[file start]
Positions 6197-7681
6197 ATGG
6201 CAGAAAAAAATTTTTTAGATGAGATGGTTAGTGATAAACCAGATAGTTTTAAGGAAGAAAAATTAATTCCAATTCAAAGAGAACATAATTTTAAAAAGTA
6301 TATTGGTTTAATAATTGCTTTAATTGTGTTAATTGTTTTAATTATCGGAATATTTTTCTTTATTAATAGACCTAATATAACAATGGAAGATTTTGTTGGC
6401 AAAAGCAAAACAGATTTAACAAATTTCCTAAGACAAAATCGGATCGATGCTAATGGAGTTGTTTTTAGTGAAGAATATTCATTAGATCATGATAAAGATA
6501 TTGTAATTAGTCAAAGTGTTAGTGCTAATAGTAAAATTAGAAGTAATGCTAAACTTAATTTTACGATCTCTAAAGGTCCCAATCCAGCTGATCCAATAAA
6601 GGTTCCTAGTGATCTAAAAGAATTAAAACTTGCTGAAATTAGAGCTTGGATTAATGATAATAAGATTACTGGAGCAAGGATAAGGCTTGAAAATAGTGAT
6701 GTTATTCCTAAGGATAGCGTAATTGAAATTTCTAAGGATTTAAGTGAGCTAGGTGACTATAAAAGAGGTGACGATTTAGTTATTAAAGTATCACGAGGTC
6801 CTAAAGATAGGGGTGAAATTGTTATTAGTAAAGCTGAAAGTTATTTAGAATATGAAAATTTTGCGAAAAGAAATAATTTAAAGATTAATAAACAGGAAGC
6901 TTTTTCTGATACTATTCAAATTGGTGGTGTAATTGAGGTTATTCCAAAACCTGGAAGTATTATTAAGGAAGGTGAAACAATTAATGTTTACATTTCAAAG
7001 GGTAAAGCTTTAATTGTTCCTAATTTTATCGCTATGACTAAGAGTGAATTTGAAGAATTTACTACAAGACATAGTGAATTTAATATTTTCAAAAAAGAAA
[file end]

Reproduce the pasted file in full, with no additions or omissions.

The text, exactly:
Positions 6197-7681
6197 ATGG
6201 CAGAAAAAAATTTTTTAGATGAGATGGTTAGTGATAAACCAGATAGTTTTAAGGAAGAAAAATTAATTCCAATTCAAAGAGAACATAATTTTAAAAAGTA
6301 TATTGGTTTAATAATTGCTTTAATTGTGTTAATTGTTTTAATTATCGGAATATTTTTCTTTATTAATAGACCTAATATAACAATGGAAGATTTTGTTGGC
6401 AAAAGCAAAACAGATTTAACAAATTTCCTAAGACAAAATCGGATCGATGCTAATGGAGTTGTTTTTAGTGAAGAATATTCATTAGATCATGATAAAGATA
6501 TTGTAATTAGTCAAAGTGTTAGTGCTAATAGTAAAATTAGAAGTAATGCTAAACTTAATTTTACGATCTCTAAAGGTCCCAATCCAGCTGATCCAATAAA
6601 GGTTCCTAGTGATCTAAAAGAATTAAAACTTGCTGAAATTAGAGCTTGGATTAATGATAATAAGATTACTGGAGCAAGGATAAGGCTTGAAAATAGTGAT
6701 GTTATTCCTAAGGATAGCGTAATTGAAATTTCTAAGGATTTAAGTGAGCTAGGTGACTATAAAAGAGGTGACGATTTAGTTATTAAAGTATCACGAGGTC
6801 CTAAAGATAGGGGTGAAATTGTTATTAGTAAAGCTGAAAGTTATTTAGAATATGAAAATTTTGCGAAAAGAAATAATTTAAAGATTAATAAACAGGAAGC
6901 TTTTTCTGATACTATTCAAATTGGTGGTGTAATTGAGGTTATTCCAAAACCTGGAAGTATTATTAAGGAAGGTGAAACAATTAATGTTTACATTTCAAAG
7001 GGTAAAGCTTTAATTGTTCCTAATTTTATCGCTATGACTAAGAGTGAATTTGAAGAATTTACTACAAGACATAGTGAATTTAATATTTTCAAAAAAGAAA